But first, a little something I know about copper. Mix zinc and copper together in a 60/40 ratio, and apply this to the underside of a ship, and it exhibits excellent biostatic qualities - known in shipping-circles as 'anti-fouling'. It prevents mussels, algaes, barnacles and things of that ilk from making their home, and in doing so, prevents them from reducing the hydrodynamic qualities of the underside of the ship. That way the boat will go 'zoom' and not 'squelch' as it zips around the oceans and lakes of our planet.
I guess in the early days the alloy (or pure copper until they figured out how to make it cheaper by alloying it with zinc) was nailed to the hull, but with the advent of fibreglass hulls, nails were no longer an effective binding mechanism. So someone at a paint company figured out how to add the biostatic substance to paint. I guess it isn't quite as hardy as sheets of metal, so I think it was the second time I'd painted it on in a few years. But before I go on about painting the bottom of the boat, let me tell you about my eyes.
I studied psychology in University and spent many evenings in the library reading medical and psychological journals - mostly for fun but also to keep the demons away. I'd been particularly anxious in my second year, and one late night came across an article about Kaiser-Fleischer rings which are a manifestation of Wilson's Disease.
Wilson's disease is an autosomal recessive defect in the copper metabolizing pathway in your cellular world. You end up getting copper accumulating in your liver, and later in your brain, and kidneys and in your corneas. What had caught my attention was something like this:
"Clinical Presentation: Neuropsychiatric sx-motor sx (tremor, chorea, decreased movement), loss of coordination of fine movements; personality changes; sz are infrequent; sensory abnormalities don't seem to occur."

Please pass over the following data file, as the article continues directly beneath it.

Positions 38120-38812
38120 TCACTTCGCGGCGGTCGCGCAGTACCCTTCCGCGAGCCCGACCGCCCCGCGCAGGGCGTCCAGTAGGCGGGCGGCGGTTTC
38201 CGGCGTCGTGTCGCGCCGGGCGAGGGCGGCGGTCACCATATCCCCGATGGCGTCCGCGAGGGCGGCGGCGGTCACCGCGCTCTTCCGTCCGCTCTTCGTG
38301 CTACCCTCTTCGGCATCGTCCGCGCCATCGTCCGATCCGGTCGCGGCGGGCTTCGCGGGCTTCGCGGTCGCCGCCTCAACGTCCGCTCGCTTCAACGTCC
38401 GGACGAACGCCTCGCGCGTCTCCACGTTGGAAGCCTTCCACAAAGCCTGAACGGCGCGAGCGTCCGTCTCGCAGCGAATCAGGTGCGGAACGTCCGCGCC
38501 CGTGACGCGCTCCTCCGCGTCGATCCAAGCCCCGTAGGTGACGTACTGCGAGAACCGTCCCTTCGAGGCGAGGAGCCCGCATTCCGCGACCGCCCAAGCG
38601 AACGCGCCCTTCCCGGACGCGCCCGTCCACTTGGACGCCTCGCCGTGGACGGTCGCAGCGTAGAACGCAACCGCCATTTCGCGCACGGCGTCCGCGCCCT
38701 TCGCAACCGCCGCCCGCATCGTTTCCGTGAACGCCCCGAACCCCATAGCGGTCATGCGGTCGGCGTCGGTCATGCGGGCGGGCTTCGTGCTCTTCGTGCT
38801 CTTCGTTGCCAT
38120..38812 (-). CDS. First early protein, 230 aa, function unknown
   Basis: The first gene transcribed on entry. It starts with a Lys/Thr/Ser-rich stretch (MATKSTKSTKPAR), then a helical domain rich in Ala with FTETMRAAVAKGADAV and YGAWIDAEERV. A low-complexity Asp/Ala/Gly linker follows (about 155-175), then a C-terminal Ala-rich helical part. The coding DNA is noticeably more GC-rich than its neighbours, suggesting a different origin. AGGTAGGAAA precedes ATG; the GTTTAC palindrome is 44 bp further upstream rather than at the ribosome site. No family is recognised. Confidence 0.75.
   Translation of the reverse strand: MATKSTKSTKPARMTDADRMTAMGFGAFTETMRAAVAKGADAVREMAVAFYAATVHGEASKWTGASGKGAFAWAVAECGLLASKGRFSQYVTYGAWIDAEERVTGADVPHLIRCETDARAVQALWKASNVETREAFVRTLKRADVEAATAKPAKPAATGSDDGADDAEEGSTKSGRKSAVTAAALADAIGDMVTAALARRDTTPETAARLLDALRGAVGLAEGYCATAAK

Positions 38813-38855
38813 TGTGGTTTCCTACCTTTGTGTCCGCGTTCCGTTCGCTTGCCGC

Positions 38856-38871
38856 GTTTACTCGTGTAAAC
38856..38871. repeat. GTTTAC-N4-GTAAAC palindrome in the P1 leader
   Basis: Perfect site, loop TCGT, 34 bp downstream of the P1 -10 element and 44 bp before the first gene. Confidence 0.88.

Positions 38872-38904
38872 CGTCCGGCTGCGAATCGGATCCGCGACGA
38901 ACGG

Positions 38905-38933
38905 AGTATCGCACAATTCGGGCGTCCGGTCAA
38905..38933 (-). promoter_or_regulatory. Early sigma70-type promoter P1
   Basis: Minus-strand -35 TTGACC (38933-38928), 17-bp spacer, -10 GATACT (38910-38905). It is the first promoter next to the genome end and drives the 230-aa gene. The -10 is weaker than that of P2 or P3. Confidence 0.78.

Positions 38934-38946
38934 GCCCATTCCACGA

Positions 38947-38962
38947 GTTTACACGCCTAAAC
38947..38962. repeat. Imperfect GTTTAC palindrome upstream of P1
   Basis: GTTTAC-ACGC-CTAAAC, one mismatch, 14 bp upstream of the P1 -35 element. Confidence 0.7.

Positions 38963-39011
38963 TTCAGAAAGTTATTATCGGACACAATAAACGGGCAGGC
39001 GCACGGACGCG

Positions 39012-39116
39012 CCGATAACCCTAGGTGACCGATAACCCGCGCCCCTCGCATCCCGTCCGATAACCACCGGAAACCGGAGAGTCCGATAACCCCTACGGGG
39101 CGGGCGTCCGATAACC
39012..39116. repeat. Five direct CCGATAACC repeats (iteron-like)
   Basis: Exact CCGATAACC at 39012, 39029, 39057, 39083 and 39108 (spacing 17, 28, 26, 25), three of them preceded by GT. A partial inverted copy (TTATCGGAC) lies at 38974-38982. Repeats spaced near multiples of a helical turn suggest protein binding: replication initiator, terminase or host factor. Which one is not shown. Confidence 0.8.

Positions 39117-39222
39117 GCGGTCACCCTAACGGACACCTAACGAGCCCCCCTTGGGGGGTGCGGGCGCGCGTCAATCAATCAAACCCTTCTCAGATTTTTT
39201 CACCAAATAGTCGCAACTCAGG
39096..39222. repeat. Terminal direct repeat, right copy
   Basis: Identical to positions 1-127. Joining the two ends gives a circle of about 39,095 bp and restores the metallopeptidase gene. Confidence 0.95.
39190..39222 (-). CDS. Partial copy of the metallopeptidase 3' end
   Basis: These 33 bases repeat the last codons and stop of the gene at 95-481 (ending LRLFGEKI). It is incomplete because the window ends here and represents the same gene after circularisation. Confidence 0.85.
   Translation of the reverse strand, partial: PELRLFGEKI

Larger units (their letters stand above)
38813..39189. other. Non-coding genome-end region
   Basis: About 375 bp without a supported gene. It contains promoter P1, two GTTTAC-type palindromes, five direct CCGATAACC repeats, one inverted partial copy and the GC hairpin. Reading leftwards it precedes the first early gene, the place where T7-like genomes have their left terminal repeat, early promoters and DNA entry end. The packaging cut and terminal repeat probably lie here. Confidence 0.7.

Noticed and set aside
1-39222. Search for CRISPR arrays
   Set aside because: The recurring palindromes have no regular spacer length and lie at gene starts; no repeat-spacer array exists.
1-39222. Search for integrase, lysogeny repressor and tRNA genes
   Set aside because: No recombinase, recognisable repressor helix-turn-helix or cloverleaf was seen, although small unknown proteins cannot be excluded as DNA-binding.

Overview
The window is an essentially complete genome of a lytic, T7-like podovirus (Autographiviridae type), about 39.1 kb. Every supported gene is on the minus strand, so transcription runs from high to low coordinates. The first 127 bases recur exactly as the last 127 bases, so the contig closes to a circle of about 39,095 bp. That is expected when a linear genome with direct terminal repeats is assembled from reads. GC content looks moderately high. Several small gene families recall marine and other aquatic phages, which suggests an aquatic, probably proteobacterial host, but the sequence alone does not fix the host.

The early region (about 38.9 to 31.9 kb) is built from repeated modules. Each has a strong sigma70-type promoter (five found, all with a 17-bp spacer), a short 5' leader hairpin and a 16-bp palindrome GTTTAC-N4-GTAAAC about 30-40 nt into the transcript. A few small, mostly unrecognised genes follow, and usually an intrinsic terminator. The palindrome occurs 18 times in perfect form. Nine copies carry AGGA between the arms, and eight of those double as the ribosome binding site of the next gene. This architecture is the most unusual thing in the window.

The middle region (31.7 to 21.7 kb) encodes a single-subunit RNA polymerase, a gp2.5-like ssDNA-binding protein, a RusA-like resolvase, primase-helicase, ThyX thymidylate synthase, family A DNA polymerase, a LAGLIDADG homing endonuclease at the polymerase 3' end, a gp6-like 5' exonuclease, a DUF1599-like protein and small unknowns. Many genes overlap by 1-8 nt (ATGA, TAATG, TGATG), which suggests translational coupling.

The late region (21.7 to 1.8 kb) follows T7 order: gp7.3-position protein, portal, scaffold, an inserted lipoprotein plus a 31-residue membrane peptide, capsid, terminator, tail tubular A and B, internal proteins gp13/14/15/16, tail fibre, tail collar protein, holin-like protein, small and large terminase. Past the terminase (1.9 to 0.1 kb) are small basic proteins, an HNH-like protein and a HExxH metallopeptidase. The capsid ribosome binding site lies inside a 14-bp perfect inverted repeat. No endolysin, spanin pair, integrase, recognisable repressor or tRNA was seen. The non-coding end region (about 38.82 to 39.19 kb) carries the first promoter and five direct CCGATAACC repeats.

I'd read something about anxiety/depression etc... in the original description I'd seen in the journal article. I probably left my cubicle, and went to the bathroom, and on my way out examined my eyes to see if I could detect any Keiser-Fleischer rings evident in my corneas. I saw them. Coppery-coloured deposits in my corneas. That's why I have greenish-brownish eyes. COPPER. OH MY GOD PANIC.
So the next morning I called the clinic and got an appointment with the school doctor. The nurse met me first in the office and took my history. She was older and big and I think she looked like an Olga or a Helga. To make a long story short, she sent me home after I explained my dire prognosis to her, but not before giving me a hug and telling me I needed to have more rest and to relax a little.
But anyway, back to painting that hull. I remember beginning to paint. The black, tarry paint was heavy with a slurry-like concoction of what seemed like iron-filings. As I painted it on, I inhaled more and more of the potent solvent that gave fluidity to the magic elements that would promise to keep creepy-crawlies away from the boat hull in the coming seasons. I remember my dad driving up to the shipyard after a few hours of my being left alone to paint, I remember him exiting the car, and I remember giggling furiously and trying to be composed while he made jokes with me about nothing at all, like, 'how about this weather?' and, 'are you hungry?' etc.... I was incredibly high from the solvent and it took a couple of uncomfortable hours for me to come down.